On September 17, the regulator of the country’s financial markets, the Securities and Exchange Board of India (SEBI) passed an interim order barring Gautam Thapar, former Chairman of Crompton Greaves (CG) Power and Industrial Solutions Limited from participating in capital market transactions. Similar restrictions were imposed on two former Directors of CG Power, Madhav Acharya and B Hariharan, and the company’s former Chief Financial Officer (CFO), V R Venkatesh.
This move has come less than three weeks after Thapar was sacked from his post by the board of directors of CG Power on August 29, for allegedly being involved in serious financial irregularities. Thapar, however, continues to be a non-executive director on the company’s board.
Crompton Greaves (CG) is a household name. It manufactures, designs and markets a range of electrical products for household as well as for industrial use. The CG group is a multinational conglomerate. Besides India, it has branches and associate companies in various parts of the world from Singapore to West Asia and Europe.
The CG group sells household electrical goods, such as light bulbs, fans, kitchen appliances and water pumps. In addition, it supplies switchgear and specialised equipment for industrial use, including for the Indian Railways. It has lit up the headquarters of the Brihanmumbai Municipal Corporation.
CG Power’s total income and net sales turnover for the financial year (FY) that ended on March 31, 2019, stood at Rs 5,575.78 crore and Rs 5,355.60 crore, respectively. While the company earned an operating profit of Rs 354.60 crore that year, its post-tax loss stood at Rs 1,403 crore. CG Power’s net worth is positive at Rs 2,191 crore, but its debt is Rs 3,856 crore.
In a regulatory filing on August 29, CG Power had stated: “In cognisance of the current situation being faced by the company and the recent developments, including disclosures dated August 19, 2019, made by the company, the board of directors… passed by majority consent, have resolved to remove Gautam Thapar as the Chairman of the board with immediate effect.”
The SEBI interim order took suo motu cognisance of media reports alleging fraudulent transactions in the company. The Bombay Stock Exchange (BSE) has also been asked by SEBI to appoint an independent auditor or audit firm to do a forensic probe of the accounts of CG Power from 2015-2016 to ascertain if there has been misappropriation of funds. The auditors will have to verify if there has been manipulation of the company’s books of accounts, misrepresentation of facts relating to financial transactions and business operations, or wrongful diversion/siphoning of funds.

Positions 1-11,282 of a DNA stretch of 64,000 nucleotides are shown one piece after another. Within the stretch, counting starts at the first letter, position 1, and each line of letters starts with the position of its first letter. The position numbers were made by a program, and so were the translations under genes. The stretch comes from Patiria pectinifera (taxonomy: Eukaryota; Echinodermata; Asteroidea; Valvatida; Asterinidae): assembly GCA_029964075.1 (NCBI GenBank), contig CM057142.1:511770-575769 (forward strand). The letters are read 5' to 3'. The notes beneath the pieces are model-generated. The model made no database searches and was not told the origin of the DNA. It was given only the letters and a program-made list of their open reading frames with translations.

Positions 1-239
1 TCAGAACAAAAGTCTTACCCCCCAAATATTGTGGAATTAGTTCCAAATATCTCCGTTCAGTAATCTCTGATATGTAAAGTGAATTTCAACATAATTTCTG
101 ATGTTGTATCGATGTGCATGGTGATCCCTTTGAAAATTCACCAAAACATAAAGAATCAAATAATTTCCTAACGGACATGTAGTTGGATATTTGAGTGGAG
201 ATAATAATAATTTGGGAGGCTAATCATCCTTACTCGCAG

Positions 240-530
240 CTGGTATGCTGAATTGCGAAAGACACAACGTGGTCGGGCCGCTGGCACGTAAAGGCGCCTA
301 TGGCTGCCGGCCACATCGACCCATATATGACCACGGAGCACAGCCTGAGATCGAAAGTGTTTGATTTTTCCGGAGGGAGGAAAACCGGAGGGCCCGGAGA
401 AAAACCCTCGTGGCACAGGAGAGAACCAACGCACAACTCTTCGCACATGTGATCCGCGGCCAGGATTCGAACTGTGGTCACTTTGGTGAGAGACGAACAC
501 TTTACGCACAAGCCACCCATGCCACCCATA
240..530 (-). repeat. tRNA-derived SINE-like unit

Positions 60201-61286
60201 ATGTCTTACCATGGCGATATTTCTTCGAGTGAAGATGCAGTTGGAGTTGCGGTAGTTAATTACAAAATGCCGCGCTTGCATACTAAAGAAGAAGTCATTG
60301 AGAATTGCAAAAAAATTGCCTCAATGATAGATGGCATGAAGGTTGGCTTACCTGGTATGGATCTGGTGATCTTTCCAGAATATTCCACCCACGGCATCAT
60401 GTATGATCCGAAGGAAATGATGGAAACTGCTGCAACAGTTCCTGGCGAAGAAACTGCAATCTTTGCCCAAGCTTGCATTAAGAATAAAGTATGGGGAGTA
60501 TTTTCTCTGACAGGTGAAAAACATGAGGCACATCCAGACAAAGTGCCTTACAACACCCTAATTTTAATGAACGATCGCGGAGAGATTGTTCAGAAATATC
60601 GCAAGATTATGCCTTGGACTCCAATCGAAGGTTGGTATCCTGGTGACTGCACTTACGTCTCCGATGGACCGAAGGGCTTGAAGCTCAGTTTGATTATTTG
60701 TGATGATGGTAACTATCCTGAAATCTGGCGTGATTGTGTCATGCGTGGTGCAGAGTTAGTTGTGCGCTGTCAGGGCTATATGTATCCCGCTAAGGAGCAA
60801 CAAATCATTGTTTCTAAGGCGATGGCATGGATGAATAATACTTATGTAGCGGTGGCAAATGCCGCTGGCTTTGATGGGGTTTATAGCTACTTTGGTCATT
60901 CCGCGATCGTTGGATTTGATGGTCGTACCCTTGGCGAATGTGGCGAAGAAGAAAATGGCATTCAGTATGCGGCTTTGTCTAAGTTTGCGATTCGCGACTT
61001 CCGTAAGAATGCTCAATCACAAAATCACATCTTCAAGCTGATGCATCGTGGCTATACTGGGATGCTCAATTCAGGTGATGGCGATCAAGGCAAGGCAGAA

The announcement filed by CG Power in both the BSE and the National Stock Exchange (NSE) on August 20 came after a meeting of the company’s board of directors as well as its risk and audit committee (RAC). Based on what the company stated, SEBI’s interim report noted that certain employees had made the operations committee of CG Power aware of particular unauthorised transactions. It was also made aware of a letter received from a financing company, Aditya Birla Finance Limited (ABFL) on CG Power’s failure to pay interest due. Unusually, the committee was unable to trace this letter or ascertain the situation from the company’s financial data.
To examine these allegations, the board of CG Power and its RAC appointed an independent law firm, Vaish Associates, which, in turn, engaged the services of Deloitte to assist it.
The interim order by SEBI alleged that the company and the group “potentially understated” total liabilities at the end of March 2019 by Rs 1,053.54 crore and Rs 1,608.17 crore, respectively. Moreover, advances made to related and unrelated parties were potentially understated by Rs 1,990.36 crore and Rs 2,806.63 crore, respectively.
“Certain assets of the Company were purportedly provided as collateral without due authority and the Company was made a co-borrower and/or guarantor for enabling ostensibly unrelated third parties to obtain loans without due authorisation,” the SEBI interim order claimed, adding: “The moneys so obtained were immediately and without due authorisation routed out of the Company, either by itself or from its subsidiaries or ostensibly unrelated parties to certain related parties. These … transactions are prima facie prejudicial to the interests of the Company.”
These transactions “were purportedly carried out by identified company personnel (both current and past) including certain Non–Executive Directors, certain KMPs (key management persons) and other identified employees … in breach of the Rules of Procedure of the Company (ROP), and/or without proper information to or authorization of either the RAC or the Board, and/or in breach of the Companies Act, 2013, applicable SEBI Regulations and other applicable laws.”